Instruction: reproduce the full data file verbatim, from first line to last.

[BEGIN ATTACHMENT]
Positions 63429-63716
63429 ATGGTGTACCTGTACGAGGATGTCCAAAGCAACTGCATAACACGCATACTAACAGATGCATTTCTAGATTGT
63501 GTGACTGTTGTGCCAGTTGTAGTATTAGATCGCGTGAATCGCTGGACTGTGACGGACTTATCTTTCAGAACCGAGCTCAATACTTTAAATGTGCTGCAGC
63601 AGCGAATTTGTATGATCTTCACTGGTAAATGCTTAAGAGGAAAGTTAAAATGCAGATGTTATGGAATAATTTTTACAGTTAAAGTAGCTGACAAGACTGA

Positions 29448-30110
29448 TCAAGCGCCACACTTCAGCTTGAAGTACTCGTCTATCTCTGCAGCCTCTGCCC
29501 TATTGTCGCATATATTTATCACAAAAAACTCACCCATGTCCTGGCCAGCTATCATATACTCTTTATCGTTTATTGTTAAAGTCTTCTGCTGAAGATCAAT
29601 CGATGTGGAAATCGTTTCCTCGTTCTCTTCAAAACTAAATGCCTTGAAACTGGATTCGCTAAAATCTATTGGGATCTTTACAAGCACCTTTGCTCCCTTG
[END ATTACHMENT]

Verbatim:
Positions 63429-63716
63429 ATGGTGTACCTGTACGAGGATGTCCAAAGCAACTGCATAACACGCATACTAACAGATGCATTTCTAGATTGT
63501 GTGACTGTTGTGCCAGTTGTAGTATTAGATCGCGTGAATCGCTGGACTGTGACGGACTTATCTTTCAGAACCGAGCTCAATACTTTAAATGTGCTGCAGC
63601 AGCGAATTTGTATGATCTTCACTGGTAAATGCTTAAGAGGAAAGTTAAAATGCAGATGTTATGGAATAATTTTTACAGTTAAAGTAGCTGACAAGACTGA

Positions 29448-30110
29448 TCAAGCGCCACACTTCAGCTTGAAGTACTCGTCTATCTCTGCAGCCTCTGCCC
29501 TATTGTCGCATATATTTATCACAAAAAACTCACCCATGTCCTGGCCAGCTATCATATACTCTTTATCGTTTATTGTTAAAGTCTTCTGCTGAAGATCAAT
29601 CGATGTGGAAATCGTTTCCTCGTTCTCTTCAAAACTAAATGCCTTGAAACTGGATTCGCTAAAATCTATTGGGATCTTTACAAGCACCTTTGCTCCCTTG